23 Aug Delirium Prediction Rule: the AWOL Tool
MedicalResearch.com Interview with:
Vanja Douglas, MD
Sara & Evan Williams Foundation
Endowed Neurohospitalist Chair
Assistant Professor of Clinical Neurology
UCSF Department of Neurology
Neurology Clerkship Director
Editor in Chief, The Neurohospitalist
MedicalResearch.com: What are the main findings of the study?
Answer: The study found that a simple 2-minute assessment performed at the time of hospital admission can accurately predict an adult medical inpatient’s risk of developing delirium during that hospitalization.
MedicalResearch.com: Were any of the findings unexpected?
Answer: We hypothesized that a simple delirium prediction rule would include a measure of underlying cognitive dysfunction, old age, and illness severity. We also hypothesized that the prediction rule might include other risk factors such as visual and hearing dysfunction, immobility, or dehydration but that was not borne out in our cohort.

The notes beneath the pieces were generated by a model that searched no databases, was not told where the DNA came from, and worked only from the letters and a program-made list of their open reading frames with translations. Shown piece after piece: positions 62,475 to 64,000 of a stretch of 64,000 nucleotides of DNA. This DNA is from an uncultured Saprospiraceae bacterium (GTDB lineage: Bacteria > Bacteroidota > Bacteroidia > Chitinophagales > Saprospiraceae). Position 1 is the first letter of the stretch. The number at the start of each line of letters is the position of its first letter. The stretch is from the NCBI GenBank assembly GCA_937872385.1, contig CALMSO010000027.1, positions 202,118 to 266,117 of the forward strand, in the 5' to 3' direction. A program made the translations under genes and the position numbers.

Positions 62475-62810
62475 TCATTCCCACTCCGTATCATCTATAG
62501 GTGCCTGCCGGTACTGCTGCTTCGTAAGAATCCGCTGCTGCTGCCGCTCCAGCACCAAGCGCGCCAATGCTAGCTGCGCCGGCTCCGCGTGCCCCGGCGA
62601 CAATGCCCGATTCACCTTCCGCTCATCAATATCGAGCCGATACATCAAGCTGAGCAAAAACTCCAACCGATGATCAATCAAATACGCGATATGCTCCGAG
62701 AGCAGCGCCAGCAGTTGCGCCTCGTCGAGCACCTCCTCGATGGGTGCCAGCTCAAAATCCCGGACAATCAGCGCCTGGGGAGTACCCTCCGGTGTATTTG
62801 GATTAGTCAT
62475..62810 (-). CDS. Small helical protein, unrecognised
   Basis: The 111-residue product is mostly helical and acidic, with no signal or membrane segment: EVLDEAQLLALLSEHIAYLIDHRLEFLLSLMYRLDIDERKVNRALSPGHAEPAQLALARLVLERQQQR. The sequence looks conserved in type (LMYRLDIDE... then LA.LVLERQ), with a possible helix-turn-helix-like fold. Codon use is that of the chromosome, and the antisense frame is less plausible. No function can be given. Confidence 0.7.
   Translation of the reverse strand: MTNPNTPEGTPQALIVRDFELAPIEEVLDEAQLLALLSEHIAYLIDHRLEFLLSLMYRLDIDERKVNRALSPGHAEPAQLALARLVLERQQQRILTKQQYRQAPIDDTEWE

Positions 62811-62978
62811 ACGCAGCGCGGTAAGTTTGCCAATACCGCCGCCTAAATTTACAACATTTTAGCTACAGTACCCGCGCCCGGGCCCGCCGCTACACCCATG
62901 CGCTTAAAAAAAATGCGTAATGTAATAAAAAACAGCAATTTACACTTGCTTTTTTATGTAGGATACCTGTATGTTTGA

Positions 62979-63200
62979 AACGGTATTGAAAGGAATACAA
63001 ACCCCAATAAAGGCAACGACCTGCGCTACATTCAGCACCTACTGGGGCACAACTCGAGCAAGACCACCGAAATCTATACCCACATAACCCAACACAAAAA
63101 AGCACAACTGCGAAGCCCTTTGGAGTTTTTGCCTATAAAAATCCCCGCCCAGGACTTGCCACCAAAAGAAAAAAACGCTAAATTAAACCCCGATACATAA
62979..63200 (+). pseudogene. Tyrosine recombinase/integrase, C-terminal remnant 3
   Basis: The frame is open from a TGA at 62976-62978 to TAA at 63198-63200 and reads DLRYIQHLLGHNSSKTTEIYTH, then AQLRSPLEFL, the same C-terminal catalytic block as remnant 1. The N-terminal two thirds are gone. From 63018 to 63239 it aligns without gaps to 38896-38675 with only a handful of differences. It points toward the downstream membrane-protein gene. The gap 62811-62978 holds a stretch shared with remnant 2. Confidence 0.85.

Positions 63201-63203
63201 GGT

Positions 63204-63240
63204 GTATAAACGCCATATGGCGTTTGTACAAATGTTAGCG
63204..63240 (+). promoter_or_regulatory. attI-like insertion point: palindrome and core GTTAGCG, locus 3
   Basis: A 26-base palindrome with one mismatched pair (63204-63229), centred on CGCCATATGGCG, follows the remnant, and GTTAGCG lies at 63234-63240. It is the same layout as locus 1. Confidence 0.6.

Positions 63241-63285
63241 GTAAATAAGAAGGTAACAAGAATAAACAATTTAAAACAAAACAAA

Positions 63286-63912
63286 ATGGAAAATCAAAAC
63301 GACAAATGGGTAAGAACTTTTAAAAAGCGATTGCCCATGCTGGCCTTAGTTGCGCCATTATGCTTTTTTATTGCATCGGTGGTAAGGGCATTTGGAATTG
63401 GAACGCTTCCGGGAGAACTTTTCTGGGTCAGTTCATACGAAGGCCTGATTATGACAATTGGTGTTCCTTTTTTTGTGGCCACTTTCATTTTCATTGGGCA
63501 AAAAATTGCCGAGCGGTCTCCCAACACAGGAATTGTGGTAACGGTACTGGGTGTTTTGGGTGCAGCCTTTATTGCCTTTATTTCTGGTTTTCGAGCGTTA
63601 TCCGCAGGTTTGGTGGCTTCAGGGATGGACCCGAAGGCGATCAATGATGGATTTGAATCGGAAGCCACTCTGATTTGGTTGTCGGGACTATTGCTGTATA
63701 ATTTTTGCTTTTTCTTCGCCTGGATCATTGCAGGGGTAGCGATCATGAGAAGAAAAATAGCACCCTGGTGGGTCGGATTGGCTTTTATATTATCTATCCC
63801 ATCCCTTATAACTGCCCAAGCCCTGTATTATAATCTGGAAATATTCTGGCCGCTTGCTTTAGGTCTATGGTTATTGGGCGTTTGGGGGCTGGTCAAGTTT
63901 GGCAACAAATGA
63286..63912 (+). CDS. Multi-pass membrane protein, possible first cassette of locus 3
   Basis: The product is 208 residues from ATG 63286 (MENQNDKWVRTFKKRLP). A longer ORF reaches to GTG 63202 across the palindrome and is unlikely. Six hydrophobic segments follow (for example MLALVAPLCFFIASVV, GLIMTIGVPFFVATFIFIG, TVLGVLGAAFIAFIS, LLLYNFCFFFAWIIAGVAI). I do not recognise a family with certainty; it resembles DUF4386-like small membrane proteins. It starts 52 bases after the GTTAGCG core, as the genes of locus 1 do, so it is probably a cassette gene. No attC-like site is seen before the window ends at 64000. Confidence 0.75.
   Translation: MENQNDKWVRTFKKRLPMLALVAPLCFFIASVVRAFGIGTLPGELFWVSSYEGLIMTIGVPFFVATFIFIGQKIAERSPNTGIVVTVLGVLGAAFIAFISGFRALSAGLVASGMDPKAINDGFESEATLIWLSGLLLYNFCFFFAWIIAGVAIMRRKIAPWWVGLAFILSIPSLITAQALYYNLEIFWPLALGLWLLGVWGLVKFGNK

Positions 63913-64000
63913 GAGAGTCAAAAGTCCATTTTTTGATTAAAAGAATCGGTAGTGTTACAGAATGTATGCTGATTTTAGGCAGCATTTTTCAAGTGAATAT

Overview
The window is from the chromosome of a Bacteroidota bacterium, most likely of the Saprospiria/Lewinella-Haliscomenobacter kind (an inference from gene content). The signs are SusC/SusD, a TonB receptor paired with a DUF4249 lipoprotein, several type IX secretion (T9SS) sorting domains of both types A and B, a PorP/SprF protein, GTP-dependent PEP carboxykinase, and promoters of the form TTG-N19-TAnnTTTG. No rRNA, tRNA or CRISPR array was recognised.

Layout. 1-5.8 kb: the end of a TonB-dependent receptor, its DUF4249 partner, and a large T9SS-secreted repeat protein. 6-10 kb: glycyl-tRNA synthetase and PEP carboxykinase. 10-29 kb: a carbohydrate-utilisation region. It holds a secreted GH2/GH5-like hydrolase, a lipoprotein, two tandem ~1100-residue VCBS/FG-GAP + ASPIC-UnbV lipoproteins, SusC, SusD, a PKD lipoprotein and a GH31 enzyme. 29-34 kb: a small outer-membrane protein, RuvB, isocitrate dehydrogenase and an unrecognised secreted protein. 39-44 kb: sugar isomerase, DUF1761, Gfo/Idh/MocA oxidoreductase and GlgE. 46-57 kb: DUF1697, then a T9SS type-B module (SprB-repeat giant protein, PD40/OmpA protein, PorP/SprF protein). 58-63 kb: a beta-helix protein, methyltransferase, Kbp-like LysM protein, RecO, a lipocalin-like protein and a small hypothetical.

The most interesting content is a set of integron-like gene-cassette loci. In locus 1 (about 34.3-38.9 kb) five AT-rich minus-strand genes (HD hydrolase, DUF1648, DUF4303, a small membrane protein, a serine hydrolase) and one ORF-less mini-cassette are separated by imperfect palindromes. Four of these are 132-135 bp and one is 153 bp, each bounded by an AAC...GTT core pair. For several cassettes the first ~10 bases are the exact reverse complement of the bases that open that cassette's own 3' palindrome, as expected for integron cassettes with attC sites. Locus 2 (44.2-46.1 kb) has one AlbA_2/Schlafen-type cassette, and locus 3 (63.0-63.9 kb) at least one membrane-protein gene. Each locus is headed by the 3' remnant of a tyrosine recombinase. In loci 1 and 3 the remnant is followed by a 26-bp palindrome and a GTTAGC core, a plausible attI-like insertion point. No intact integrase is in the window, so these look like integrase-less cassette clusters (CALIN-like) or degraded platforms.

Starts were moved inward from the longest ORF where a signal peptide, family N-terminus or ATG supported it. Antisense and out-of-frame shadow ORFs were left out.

MedicalResearch.com: What should clinicians and patients take away from your report?
Answer: Because it can be performed by nurses in roughly 2 minutes, the AWOL tool may be a practical way to systematically risk-stratify elderly medical patients upon admission to the hospital and allow providers to triage those patients for whom delirium prevention strategies should be applied. However, in our study the AWOL tool did not perform as well in the validation cohort as it did in the derivation cohort, and therefore any implementation of the tool in clinical practice should be undertaken with the understanding that its performance should be locally validated.
MedicalResearch.com: What recommendations do you have for future research as a result of this study?
Answer: I would like to see further research validating the AWOL tool in other hospitals as well as research that attempts to refine the AWOL tool or develop even more effective yet equally simple delirium risk-stratification models. Another avenue for research taking advantage of this tool would be in using it to identify high-risk patients who might be eligible to participate in the investigation of novel delirium prevention strategies and/or therapies.
The AWOL tool: Derivation and validation of a delirium prediction ruleDouglas, V. C., Hessler, C. S., Dhaliwal, G., Betjemann, J. P., Fukuda, K. A., Alameddine, L. R., Lucatorto, R., Johnston, S. C. and Josephson, S. A. (2013), The AWOL tool: Derivation and validation of a delirium prediction rule. J. Hosp. Med.. doi: 10.1002/jhm.2062